Wycombe v Scunthorpe
IT’S almost three years since Cameron Borthwick-Jackson made his debut for his beloved Manchester United but it is at League One Scunthorpe where the 21-year-old is finally getting a run of games.
Since being tipped for stardom by Chris Smalling after a fine display against Liverpool, Borthwick-Jackson has endured miserable spells at Wolves and Leeds after being loaned out by Jose Mourinho.
However, those experiences have not dimmed the determination of the left-back, who grew up just four miles from Old Trafford, to eventually make his mark at his boyhood club.
‘The loan system is tough — it works for some but not for others. It’s a risk. Sometimes it pays off,’ he says.
‘In some cases there needs to be some protection with January call backs — so you have that bit of power.
‘But you are going out to fight for a place. It should not be given to you. You need to be on top of your game, competition is good.’ Things looked bright when Borthwick-Jackson made his United debut under Louis Van Gaal, playing ten league games in 2015-16.
‘It showed the manager had faith in me and I managed to be in there week in, week out. Van Gaal liked youth,’ he says.
‘However Jose Mourinho said “I rate you but go out and get games”.’
That hardly worked under Walter Zenga at Wolves, despite being man of the match in his first game. Next week he watched from the stands. ‘I thought what’s going on here? It was a good opportunity to get games at a good club. You can see Wolves are flying now. It was very strange,’ he admits.
‘The manager liked to change up eight or nine players every game.
‘That was his downfall in a way because he did not last very long there.’
The Italian was gone by November and new manager Paul Lambert did not fancy his loanee. ‘I was young and he had to make a difference fairly quickly,’ recalls Borthwick-Jackson.
‘He had his team. I don’t think I was his kind of player.’ Next stop was Leeds where, despite the historic enmity between the two Uniteds on either side of the Pennines, the young defender received a standing ovation in his first league game. ‘That was interesting! It felt good, it’s not something you expect as a Mancunian going over that way,’ he says.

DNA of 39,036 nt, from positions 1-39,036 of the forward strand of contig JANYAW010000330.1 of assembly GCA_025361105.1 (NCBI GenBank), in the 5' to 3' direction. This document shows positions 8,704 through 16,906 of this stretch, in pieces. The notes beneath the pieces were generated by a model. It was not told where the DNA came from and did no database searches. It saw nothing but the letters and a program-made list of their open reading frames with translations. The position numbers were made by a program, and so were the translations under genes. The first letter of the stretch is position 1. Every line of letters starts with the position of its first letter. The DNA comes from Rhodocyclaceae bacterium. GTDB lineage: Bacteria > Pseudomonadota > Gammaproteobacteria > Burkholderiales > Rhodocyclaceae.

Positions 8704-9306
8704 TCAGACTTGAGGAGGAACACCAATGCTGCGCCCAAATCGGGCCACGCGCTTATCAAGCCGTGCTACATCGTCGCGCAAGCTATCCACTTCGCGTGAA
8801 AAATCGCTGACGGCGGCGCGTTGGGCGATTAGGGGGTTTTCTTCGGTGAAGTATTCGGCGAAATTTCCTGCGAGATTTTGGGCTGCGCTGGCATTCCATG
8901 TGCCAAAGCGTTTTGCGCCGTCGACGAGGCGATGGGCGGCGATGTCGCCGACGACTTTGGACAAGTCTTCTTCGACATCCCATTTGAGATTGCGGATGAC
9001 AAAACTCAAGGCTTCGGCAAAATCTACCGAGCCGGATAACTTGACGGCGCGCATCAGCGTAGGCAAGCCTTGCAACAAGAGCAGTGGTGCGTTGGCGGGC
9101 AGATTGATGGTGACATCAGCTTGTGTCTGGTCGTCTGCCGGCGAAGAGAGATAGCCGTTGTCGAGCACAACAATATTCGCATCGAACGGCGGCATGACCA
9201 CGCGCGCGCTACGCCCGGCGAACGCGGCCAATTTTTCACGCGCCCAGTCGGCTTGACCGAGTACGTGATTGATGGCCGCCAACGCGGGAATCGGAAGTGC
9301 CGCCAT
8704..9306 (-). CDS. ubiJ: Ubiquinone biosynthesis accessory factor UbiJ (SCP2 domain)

A fat lot of good it did him — he never played in the league again for Leeds and made just six appearances.
‘If I wasn’t going to play, there was no point in me being there. I might as well be at home, happy, and get my confidence back,’ he recalls.
Another six months went by before he signed for Scunthorpe this summer after meeting Iron boss Nick Daws.
‘It felt different straight away. The boss explained what his plans were for this season and how he wanted to play,’ he says.
And yet Daws was sacked four games into this season. At least his Glanford Park replacement Stuart McCall has kept faith with Borthwick-Jackson.
‘It was just a case of making good first impressions again,’ he says.
‘That’s all you can do — work as hard as you can, keep your head down and play football.’
Despite reportedly earning around £10,000 a week at United, the defender has had no issues settling in, saying: ‘I don’t think there is any difference between me and the other players. We’re all here for the same reasons — hopefully at the end of the season we’re up there for promotion.’
Despite his stop-start career, CBJ — who is contracted to United until 2020 — does not think he is in the shop window. ‘I don’t feel that’s the plan. I simply need to gain experience to play as many games as I can put myself in a better position,’ he adds.
‘United are in touch all the time. I get phone calls two or three times a week — probably even more. They watch me in games and training sometimes.’
■ 2 — Goals in eight first-half minutes for Borthwick-Jackson in the Iron’s recent 5-3 win over Charlton, his only senior career goals so far
■ 6 — points separate Scunthorpe from the play-off spots having enjoyed an upturn in fortunes since Stuart McCall became manager in August